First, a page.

Digital printing is often done with toner. The nice thing about toner is that is sits on the surface of the page, not sinking into the page like offset ink, and therefore provides a deeper black finish without as much tweaking. It also doesn't have issues with drying. Again, the simplest thing to do is ask the printer for the best CMYK breakdown for their digital printer. A cyan booster plate (figure 2) will likely add a blue cast in digital printing which you may not want. Doing some testing, I have found a breakdown that evenly adds in screens of the other process colours works pretty well (C-30, M-30, Y-30, K-100). However, printers vary in calibration, so if possible ask before printing.
For both offset and digital printing you must make sure blacks which appear next to each other match. If the blacks don't match, it is often invisible on screen, but shows up in PDFs and in print.
The easiest thing to do is to set the logo to greyscale in Photoshop, and colour it the same as the background in InDesign. Make sure the grayscale PhotoShop file has the contrast up high enough that the black is really 100% black, not a screen, before beginning to work with it in InDesign.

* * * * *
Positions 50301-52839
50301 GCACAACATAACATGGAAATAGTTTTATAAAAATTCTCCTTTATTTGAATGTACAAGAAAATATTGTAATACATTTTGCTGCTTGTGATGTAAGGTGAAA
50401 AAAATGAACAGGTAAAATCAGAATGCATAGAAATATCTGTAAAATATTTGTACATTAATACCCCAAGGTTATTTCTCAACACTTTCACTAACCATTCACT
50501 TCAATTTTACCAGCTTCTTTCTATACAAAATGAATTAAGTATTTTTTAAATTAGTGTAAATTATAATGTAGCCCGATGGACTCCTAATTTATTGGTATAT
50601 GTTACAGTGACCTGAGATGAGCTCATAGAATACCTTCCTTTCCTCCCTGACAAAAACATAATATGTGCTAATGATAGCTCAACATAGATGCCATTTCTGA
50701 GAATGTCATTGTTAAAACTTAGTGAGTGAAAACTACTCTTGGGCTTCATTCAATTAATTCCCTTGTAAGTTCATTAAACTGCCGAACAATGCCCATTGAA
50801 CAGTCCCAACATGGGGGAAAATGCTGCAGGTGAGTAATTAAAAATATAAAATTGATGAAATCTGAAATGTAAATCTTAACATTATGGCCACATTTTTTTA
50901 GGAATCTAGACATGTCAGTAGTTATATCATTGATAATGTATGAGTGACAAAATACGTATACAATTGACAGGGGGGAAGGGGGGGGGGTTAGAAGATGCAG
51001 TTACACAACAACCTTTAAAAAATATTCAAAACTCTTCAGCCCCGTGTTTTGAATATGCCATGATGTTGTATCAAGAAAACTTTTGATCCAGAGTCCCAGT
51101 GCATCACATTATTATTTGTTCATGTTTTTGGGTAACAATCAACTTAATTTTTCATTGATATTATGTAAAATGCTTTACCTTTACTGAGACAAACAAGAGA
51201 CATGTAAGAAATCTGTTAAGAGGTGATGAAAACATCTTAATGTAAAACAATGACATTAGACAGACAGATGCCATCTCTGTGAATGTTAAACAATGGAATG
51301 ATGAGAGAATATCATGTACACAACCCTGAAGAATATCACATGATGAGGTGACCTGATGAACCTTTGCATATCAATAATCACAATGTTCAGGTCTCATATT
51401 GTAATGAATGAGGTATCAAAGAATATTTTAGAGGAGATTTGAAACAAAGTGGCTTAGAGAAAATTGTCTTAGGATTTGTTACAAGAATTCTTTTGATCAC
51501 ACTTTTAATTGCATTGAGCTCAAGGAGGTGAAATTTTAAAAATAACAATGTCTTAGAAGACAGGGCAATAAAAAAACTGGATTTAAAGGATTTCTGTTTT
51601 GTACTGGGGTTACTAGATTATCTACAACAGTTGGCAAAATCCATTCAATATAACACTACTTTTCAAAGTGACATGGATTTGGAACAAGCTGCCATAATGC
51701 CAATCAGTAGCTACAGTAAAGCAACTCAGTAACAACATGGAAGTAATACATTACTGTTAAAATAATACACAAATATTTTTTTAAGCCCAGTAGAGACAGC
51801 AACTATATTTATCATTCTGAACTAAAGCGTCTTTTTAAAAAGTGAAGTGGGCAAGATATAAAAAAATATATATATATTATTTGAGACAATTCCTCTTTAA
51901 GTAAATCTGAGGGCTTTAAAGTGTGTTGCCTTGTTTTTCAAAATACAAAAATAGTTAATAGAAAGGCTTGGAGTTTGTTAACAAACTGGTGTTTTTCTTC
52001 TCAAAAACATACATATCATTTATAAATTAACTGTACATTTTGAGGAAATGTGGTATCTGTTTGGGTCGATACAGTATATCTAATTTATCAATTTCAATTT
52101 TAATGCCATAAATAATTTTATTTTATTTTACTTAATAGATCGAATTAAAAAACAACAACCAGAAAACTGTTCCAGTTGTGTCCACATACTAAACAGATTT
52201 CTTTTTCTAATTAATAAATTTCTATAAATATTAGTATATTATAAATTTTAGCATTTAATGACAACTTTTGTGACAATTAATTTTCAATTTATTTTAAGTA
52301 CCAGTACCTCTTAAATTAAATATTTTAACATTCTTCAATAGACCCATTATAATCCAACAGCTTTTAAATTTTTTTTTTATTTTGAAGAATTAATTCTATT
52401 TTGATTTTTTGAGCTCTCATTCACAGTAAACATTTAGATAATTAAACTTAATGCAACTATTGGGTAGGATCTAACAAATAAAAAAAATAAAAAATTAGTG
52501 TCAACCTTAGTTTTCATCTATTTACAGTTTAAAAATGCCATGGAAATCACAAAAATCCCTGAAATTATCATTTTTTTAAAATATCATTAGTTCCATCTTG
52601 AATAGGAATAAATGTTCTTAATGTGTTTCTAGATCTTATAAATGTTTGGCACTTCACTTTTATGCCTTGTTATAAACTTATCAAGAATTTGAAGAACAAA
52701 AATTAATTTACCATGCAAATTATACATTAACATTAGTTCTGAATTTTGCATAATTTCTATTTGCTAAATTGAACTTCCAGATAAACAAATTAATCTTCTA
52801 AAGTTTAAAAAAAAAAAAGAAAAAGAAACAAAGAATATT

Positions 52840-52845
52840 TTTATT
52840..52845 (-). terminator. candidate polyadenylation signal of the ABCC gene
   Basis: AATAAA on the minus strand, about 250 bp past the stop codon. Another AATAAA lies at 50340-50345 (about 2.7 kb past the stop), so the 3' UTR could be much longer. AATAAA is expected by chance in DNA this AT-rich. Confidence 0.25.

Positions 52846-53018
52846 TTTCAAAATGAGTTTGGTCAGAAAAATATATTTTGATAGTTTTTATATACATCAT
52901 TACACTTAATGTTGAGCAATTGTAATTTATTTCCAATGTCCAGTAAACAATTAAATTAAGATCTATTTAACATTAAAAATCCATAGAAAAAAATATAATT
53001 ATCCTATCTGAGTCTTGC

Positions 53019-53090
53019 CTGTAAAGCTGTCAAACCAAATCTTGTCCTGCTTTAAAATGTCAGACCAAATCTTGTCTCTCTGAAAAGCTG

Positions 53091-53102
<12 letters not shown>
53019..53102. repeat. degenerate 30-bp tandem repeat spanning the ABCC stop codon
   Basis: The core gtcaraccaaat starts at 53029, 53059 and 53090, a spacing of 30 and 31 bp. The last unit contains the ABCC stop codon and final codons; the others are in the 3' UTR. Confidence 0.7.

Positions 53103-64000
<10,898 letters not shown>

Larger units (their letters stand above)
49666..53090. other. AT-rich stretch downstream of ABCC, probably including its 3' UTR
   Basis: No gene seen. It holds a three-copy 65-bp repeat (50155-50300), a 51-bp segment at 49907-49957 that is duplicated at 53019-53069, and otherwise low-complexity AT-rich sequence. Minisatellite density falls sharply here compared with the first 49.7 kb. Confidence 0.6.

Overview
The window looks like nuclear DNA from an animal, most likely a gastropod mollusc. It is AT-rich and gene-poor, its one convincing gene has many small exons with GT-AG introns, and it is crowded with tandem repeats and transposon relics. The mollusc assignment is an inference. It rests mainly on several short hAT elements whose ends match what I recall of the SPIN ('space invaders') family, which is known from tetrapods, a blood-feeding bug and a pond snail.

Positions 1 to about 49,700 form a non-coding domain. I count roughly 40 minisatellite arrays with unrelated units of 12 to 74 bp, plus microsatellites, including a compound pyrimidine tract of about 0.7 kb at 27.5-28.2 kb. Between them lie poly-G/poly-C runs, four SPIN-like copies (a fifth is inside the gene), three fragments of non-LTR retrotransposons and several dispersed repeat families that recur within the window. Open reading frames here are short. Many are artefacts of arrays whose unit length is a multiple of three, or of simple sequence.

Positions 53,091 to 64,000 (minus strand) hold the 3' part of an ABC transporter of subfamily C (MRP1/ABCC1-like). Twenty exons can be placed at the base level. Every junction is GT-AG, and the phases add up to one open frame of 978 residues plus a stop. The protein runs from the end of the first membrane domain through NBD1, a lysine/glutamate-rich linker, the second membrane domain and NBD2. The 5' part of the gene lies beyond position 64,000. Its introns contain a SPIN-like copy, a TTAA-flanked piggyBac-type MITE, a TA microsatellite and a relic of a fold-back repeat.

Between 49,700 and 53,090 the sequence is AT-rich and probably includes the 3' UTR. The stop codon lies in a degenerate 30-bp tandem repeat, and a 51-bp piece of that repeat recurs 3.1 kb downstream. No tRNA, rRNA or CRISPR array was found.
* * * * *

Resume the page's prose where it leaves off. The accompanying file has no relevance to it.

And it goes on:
(b) Using a bitmap tif
A good way to manage line drawings, especially when you want to colour them on top of a background, or lay them on top of a rasterized background like a photograph or texture, is to save them as a bitmap tif.
To save a bitmap tiff: in Photoshop, start with an image which is at a high resolution (minimum 500dpi, but 1200 dpi is a good target). Set image > grayscale and then image > bitmap. Save in a .tif format (not a bitmap format). This file type has very little information, so the high resolution shouldn't make an unmanageably large file.
Once you have done this, you can lay out the bitmap tif in InDesign on top of other images. It generally looks bad on screen in InDesign, but once printed or output as a PDF, the image should be nice and sharp.
When outputting a PDF for print, PDFX 1a is a pretty good setting.
Every once in awhile a linked image at a high resolution comes out soft. If something looks soft in a PDF, it will look soft when printed. In this case, going into the compression area and turning off compression can help. The output file with compression turned off will be large, but will print well. Printing PDFs from Acrobat instead of Preview is highly recommended.
If you are providing a PDF to print at an offset printer instead of an InDesign file + links, ask them to provide you with a guide to PDF settings and follow the guide. Most large printers will give you one.